Also, good call about him using the diffused light to create white reflections upon the copper plate he is working on. From what I can see, I believe he has a book of proofs standing upright facing away from him which is directly reflected in the small mirror. I think you are correct to assume that he is working from the reversed image of the proof in the mirror to engrave into his plate.

      This morning I have made a diagram of this discussion and just added it to the post above. My only regret is that I foolishly cropped out his cool red sash– a must for any real artist. Also a must is a studio cat with a beret.

      What do you think the blue solvent is? Do you think it is correct that he is using the small mirror to reflect proofs while he works?

  • […] take a moment to visit my friend Mike Schultz interesting post on his blog the other […]

  • Ah! I thought I detected some of Mr. Dali’s influence in your work– excellent.

    I dig your new studio. It’s very hard to do good work without a congenial work space. You made a wise move, sir! : )

    • Mike Schultz Paintings says:

      Thanks for the comment, Mark. It’s true that without a dedicated space making consistent work can be difficult– and it helps if the space has some personality too!

      Also, it’s funny because I like Dali’s writing a lot more than I like his actual paintings. I’ve had this book of his for 20 years and haven’t read it until now. He starts out by trash talking the impressionists (who I love but it was still enjoyable to read) and concludes by saying one could chop off Cezanne’s ‘clumsy hands’ because it already looks like he’s been painting with his feet!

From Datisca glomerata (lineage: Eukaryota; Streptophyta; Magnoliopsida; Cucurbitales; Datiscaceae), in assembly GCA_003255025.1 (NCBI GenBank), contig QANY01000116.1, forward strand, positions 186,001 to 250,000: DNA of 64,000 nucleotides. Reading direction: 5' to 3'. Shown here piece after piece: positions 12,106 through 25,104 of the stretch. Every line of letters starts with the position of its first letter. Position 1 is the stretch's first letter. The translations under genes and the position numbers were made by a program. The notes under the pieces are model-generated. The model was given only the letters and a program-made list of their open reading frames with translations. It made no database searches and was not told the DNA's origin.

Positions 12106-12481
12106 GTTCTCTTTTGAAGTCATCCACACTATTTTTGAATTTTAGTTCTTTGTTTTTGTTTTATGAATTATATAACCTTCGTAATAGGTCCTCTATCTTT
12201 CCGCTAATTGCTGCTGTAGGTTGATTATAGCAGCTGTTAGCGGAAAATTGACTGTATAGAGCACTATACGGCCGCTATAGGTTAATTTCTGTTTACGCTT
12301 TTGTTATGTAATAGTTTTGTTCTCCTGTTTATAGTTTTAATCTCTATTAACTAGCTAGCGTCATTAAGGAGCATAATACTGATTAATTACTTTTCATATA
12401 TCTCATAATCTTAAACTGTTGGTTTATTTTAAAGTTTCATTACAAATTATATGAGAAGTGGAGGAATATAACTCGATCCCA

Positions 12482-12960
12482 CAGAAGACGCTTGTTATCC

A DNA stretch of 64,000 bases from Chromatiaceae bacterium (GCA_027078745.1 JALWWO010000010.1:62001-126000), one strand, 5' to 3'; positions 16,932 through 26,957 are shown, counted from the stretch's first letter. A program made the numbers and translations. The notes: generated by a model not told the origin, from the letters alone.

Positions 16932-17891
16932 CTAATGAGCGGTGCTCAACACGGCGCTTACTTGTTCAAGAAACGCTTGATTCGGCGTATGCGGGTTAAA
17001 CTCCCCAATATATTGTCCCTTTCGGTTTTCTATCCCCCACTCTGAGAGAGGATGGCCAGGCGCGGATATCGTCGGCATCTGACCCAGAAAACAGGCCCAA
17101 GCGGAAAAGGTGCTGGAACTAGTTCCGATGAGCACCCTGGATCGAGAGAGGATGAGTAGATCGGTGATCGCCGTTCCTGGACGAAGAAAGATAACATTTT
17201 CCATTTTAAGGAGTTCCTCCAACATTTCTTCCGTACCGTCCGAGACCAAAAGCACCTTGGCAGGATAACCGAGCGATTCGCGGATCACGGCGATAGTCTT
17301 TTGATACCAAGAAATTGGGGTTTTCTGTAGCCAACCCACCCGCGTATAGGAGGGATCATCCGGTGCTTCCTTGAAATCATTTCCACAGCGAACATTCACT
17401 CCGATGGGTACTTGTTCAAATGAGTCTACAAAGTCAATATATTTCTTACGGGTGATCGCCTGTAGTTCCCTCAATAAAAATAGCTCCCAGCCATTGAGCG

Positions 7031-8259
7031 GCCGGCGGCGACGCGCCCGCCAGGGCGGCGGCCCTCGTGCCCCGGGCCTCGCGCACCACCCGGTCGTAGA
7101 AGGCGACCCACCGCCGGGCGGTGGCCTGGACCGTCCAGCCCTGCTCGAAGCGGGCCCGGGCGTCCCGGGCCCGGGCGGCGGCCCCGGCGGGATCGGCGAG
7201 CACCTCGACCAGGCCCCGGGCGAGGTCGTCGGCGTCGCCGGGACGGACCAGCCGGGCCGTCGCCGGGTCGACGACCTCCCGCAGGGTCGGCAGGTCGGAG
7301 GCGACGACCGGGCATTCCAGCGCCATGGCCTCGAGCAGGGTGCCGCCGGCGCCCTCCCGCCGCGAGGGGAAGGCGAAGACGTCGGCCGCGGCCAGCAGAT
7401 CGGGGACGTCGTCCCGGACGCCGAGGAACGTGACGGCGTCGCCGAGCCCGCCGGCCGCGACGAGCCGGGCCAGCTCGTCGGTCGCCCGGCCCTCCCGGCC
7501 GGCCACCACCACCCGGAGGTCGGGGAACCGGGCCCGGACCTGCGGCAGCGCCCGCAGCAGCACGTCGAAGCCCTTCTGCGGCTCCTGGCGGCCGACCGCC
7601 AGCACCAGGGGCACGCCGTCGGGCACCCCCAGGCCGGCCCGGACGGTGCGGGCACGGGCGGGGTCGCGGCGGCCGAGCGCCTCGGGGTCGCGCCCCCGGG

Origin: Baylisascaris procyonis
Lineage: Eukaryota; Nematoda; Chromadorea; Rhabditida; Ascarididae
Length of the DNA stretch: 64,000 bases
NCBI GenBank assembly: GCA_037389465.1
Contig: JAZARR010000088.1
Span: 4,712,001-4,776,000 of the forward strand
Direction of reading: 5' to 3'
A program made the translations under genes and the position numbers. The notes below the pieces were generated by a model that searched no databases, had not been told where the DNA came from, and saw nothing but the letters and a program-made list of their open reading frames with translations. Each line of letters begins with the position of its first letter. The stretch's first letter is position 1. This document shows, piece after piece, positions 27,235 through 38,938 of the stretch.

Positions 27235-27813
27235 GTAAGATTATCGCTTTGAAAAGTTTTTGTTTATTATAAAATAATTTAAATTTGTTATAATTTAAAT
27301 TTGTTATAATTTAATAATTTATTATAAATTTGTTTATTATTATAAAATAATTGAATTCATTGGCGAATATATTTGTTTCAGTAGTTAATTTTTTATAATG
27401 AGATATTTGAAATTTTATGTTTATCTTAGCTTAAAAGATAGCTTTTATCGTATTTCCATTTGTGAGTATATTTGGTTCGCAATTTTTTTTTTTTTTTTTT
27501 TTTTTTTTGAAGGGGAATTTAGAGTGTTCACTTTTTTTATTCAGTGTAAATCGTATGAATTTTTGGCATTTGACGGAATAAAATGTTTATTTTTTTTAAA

Now, I love Cezanne, but we definitely need more opinions like that in the art world.

  • That’s a beautiful painting! And your studio looks so cosy – lovely!

    • Mike Schultz Paintings says:

      Thank you, I appreciate the comment! My studio feels really homey on days like today when there is a cold rain on the windows, but the heat and is on in here. <<>>

  • Hello- I don’t know if you participate in the awards on WordPress or not, but I nominated your blog for the “Liebster Award.” More details can be found here: Keep up the great work & Happy New Year! :)

    • Mike Schultz Paintings says:

      Thank you for the nomination and the well wishing! Happy New Year to you as well. I actually don’t participate in the blogger awards, but I appreciate the sentiment anyway. <<>>

  • Congratulations on surviving the 21st of December, Mike. I wish you well in your new studio space. Oh, the joy of having a dedicated space in which to make a mess or be disorderly and not have to clean it up in a hurry.